FullDriverPath // PCWSTR
                );
            if (Status != Native.STATUS_SUCCESS) 
		return Native.STATUS_INITUNISTRING_FAILURE; 	// unicode string 
							// is not initialized

            Status = Native.RtlAdjustPrivilege( // setting privileges
                10, // int
                true, // BOOL
                Native.ADJUST_PRIVILEGE_TYPE.AdjustCurrentProcess, // BOOL
                out en //BOOL *
                );
            if (Status != Native.STATUS_SUCCESS) 
		return Native.STATUS_PRIVILEGES_NOT_SET; // privileges not sat

            IntPtr buffer = 
		Marshal.AllocCoTaskMem(Marshal.SizeOf(img)); // this will point to 
						// our structure like 'PVOID'
            Marshal.StructureToPtr(img, buffer, false); // structure to pointer
            // ^ that is the working example how PVOID stuff is converted to C# style
            // we are passing a pointer to structure to IntPtr which is actually a handle
            // previously allocating some memory, then we passing 'buffer' as IN parameter

                Status = Native.ZwSetSystemInformation(
                    Native.SystemLoadAndCallImage, // dword
                    buffer, // pvoid
                    Marshal.SizeOf(img) // ulong
                    );

            return Status; // just get status code to know what to do next
        }

/***************************************************************************************/

The coolest thing in this small piece of code is that, man, it is C#! C# for me is a more higher level than interpreted languages, like Perl for example, it is almost like real human language already. Just compare:

static inline char * x_strcpy(char *dest, char *src)
{
	int	d1, d2, d3;
	__asm__ __volatile__ (
		"1:\tlodsb\n\t"
		"stosb\n\t"
		"testb %%al, %%al\n\t"
		"jne 1b\n\t"
		: "=&a" (d1), "=&S" (d2), "=&D" (d3)
		: "1" ((ulong) src), "2" ((ulong) dest));
	return dest;
}

and

String.Copy

And, still here we got access to Native Windows API! Smile | :) Well, otherwise I would never code a thing in C# Wink | ;) Back to the subject. This is how it's done. In case of NtLoadDriver and Service control manager too, 3 methods you have in one single class. Now we call it:

Status = DriverLoader.ZwStyleLoader(FileNamePath);
// or...
Status = DriverLoader.NtStyleLoader
	(FileNamePath, UnloadDriver, DeleteDriver, DeleteRegEntry, UnloadMode);
// or ..
DriverLoader.ScmStyleLoader
	(FileNamePath, UnloadDriver, DeleteDriver, DeleteRegEntry, UnloadMode);

Next thing: Exit Action.

  • Unload driver
  • Delete driver file
  • Delete driver registry entries

So, this is a standard action which will be performed after loading driver routine. When finally DriverEntry has been called, what do we do? For example, if your driver just prints "Hello World from driver!" and returns, you simply want it to be unloaded just after execution. So in such a case, you check 'Unload driver' and 'Delete driver registry entries'. If you want driver file to be deleted, you check 'Delete driver file'. And so on. But, if you are testing a more advanced driver, server for example, or driver working with IOCTLs, you don't want it to be unloaded just after execution, in such a case you need to uncheck every Exit Action options.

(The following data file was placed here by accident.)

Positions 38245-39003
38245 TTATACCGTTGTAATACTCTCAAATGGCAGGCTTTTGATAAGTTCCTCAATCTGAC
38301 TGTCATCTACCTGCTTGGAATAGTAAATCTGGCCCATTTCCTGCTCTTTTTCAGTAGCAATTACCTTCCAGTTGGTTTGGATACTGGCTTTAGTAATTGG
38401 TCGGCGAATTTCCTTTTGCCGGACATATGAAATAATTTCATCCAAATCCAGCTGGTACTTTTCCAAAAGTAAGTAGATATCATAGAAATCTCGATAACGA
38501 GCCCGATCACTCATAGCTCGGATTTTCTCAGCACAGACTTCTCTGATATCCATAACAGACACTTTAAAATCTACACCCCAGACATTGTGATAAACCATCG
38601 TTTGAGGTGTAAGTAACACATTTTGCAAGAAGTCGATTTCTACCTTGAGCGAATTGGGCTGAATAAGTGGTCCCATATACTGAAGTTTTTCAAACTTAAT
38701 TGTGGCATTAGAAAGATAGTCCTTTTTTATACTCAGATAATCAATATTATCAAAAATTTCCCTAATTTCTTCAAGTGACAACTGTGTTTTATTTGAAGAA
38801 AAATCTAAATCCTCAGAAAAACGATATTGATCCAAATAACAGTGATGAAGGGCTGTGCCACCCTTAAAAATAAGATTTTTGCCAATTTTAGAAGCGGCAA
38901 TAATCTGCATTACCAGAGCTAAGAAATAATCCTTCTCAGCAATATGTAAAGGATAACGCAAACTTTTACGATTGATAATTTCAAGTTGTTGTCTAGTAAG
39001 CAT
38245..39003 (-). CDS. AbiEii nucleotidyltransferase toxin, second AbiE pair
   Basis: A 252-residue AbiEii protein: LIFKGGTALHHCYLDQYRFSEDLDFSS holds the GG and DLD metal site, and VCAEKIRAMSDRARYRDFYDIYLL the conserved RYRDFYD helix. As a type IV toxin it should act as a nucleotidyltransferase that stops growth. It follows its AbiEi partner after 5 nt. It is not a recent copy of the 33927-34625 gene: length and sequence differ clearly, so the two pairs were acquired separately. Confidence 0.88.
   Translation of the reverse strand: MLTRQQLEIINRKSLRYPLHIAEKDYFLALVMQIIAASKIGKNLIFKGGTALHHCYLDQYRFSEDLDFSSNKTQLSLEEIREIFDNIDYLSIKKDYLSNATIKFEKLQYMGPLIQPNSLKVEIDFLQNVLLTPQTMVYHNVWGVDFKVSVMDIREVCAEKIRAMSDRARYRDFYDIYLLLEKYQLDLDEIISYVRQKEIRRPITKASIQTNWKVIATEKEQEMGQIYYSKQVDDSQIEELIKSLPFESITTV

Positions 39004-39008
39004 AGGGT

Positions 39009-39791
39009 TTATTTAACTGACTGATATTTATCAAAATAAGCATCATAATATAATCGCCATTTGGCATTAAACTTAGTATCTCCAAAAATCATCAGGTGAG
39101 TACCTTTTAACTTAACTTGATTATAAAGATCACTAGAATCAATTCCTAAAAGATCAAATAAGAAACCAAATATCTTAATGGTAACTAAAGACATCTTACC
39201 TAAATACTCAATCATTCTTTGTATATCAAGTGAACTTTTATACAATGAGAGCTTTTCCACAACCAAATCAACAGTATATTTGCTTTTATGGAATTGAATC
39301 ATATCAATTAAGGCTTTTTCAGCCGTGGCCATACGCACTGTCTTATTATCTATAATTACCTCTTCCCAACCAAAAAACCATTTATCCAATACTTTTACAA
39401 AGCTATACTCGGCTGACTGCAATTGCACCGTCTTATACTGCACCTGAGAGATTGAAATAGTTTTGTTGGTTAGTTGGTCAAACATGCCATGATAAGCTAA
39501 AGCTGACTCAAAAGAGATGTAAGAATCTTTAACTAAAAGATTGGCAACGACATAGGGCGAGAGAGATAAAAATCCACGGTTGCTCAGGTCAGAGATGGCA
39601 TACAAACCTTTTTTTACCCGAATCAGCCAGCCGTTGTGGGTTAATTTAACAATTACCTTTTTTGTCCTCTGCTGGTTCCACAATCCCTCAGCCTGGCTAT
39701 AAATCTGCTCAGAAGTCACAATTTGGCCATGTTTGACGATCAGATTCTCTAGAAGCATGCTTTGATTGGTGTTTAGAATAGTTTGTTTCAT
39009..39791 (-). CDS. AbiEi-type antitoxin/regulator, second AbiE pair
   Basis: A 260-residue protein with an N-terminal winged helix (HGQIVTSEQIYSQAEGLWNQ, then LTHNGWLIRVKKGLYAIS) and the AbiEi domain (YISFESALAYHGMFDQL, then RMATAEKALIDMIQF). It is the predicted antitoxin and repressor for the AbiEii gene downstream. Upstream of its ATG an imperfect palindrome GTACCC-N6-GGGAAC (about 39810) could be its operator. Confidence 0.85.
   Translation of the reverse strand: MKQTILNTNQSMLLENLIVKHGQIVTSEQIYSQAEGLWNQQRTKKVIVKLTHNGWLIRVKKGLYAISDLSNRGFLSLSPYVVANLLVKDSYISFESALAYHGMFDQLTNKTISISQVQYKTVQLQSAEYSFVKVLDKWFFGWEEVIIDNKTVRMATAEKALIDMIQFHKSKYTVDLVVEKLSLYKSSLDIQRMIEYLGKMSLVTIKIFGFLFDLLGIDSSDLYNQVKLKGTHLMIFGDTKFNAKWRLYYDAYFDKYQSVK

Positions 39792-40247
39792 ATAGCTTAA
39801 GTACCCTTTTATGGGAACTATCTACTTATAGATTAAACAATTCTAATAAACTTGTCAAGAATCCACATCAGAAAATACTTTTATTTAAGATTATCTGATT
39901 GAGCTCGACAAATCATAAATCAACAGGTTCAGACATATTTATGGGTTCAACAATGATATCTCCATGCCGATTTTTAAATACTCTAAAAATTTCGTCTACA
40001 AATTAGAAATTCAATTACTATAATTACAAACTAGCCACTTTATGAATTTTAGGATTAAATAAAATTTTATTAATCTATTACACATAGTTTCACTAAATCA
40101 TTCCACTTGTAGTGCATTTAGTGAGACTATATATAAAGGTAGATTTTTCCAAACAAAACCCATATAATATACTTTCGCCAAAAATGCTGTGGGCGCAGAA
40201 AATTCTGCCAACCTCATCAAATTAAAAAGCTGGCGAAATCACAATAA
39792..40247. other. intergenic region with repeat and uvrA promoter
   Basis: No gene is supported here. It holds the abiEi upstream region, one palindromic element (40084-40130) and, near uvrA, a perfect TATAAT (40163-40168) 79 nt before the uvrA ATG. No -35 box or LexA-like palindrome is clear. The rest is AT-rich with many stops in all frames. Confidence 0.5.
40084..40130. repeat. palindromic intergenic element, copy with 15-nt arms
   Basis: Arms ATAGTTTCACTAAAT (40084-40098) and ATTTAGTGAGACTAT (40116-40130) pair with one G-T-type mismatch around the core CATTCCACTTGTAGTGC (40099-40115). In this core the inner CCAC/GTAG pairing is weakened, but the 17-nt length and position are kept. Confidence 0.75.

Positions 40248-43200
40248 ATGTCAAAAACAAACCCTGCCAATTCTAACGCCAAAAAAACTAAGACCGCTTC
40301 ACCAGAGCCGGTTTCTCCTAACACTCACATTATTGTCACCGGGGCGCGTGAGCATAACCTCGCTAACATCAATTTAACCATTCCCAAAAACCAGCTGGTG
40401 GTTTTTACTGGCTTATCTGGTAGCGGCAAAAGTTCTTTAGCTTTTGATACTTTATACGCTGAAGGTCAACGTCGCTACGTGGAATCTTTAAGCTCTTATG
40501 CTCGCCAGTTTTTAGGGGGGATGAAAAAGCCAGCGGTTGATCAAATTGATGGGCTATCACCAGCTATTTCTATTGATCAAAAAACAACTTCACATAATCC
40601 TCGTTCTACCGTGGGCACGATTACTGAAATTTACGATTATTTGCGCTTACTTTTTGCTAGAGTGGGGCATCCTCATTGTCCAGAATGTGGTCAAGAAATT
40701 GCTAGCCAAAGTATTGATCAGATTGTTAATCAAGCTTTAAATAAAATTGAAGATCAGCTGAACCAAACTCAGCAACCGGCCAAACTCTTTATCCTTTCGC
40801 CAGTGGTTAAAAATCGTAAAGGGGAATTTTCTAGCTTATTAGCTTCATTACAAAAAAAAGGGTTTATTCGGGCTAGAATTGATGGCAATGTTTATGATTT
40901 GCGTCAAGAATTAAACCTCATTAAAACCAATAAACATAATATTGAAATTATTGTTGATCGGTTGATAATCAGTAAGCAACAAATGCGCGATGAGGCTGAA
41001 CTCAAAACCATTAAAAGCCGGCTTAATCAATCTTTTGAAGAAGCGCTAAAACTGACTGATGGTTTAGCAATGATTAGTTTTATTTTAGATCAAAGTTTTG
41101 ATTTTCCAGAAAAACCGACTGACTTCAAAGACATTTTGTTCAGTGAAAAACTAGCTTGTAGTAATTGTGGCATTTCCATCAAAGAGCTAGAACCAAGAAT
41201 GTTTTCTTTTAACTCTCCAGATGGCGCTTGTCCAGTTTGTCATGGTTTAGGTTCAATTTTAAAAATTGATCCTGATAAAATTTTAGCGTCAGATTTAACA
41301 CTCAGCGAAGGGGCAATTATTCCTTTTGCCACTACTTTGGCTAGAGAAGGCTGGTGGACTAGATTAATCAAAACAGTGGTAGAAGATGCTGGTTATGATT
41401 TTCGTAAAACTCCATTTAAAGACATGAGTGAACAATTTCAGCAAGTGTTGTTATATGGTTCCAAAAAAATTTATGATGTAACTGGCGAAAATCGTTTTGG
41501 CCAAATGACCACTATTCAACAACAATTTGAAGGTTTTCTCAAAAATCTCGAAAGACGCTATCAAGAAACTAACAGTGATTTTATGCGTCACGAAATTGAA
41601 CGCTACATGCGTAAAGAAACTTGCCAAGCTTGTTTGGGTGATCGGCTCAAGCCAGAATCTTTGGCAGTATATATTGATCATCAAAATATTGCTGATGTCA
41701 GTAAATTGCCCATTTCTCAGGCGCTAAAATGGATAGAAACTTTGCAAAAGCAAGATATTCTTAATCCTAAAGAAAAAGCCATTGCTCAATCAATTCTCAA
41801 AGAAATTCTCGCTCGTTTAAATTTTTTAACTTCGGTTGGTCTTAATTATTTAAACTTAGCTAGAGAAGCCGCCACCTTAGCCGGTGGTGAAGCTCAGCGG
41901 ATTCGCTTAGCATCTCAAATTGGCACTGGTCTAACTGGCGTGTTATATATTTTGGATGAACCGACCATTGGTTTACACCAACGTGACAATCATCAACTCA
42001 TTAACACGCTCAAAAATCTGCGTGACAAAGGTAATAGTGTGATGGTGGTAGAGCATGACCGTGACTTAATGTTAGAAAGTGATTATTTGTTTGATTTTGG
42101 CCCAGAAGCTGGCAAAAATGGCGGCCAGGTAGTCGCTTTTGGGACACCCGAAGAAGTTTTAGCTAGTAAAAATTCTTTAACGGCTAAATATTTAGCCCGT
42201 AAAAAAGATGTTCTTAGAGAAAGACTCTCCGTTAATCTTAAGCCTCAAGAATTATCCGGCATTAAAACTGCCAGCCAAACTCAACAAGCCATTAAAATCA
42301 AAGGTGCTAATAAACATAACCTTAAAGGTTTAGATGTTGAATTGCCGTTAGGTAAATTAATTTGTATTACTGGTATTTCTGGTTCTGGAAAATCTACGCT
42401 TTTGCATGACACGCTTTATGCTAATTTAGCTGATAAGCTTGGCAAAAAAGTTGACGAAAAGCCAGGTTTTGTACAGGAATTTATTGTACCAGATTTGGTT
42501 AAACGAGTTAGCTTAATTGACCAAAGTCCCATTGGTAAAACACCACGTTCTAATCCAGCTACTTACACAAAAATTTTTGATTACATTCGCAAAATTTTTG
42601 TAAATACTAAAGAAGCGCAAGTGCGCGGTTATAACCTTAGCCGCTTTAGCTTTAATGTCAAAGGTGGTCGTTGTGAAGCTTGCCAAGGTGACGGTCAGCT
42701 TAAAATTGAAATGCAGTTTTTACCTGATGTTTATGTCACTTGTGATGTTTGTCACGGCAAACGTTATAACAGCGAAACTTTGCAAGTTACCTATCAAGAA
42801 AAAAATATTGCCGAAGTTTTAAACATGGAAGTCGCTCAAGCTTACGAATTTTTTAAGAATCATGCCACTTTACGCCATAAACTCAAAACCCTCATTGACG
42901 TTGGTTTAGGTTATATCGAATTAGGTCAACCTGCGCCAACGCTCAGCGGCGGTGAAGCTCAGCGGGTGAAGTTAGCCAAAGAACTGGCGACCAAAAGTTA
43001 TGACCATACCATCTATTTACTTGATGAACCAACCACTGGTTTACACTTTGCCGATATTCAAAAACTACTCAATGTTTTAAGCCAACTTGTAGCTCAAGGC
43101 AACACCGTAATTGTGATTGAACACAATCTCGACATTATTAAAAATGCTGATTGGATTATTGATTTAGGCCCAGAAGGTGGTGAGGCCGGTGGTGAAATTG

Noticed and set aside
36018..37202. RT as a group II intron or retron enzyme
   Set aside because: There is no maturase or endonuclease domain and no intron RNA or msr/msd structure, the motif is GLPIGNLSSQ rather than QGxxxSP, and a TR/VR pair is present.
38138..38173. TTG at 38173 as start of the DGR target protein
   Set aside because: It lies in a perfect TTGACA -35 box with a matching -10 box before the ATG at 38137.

The next thing is the 'Injection' option - if you will check it, DLoad will expand presenting a new set of options:

  • Injection with RtlCreateUserThread
  • Injection with CreateRemoteThread
  • Injection with NtCreateThreadEx

Well, the first thing, injection function is implemented in a separate DLL which is built in DLoad itself. If you check 'use injection' DLoad will unpack this DLL into windows/ folder and import function from it. Here is a prototype:

DWORD LoadDriverWithInjection(
				int ProcID,
				char *DriverPath,
				int LoadMode,
				BOOL UnloadDriverMode,
				BOOL DeleteDriverMode,
				BOOL DelDrvRegMode,
				int Mode,
				char *name,
				bool un_load
);

So if you will ever need such functionality - you got my DLL already. Smile | :)
You may ask, what for? Injection I mean? Well, actually I don't know for sure myself :P It is just here. Anyway, show me another driver loader which uses injection method for loading drivers? Ha! There is no such! And mine is significant by this. Ok, about functions.

[1]. RtlCreateUserThread - Should work on any windows against any type of process (Notepad, svchost, etc.)
[2]. CreateRemoteThread - I don't know what more to say about this one than has already been said
[3]. NtCreateThreadEx - This is the latest Windows specific function (Vista, Server 2008, etc.)

Usage from main app:

[DllImport("DLoadDLL.dll", CharSet = CharSet.Auto, SetLastError = true)]
public static extern int LoadDriverWithInjection(
                      uint TargProc,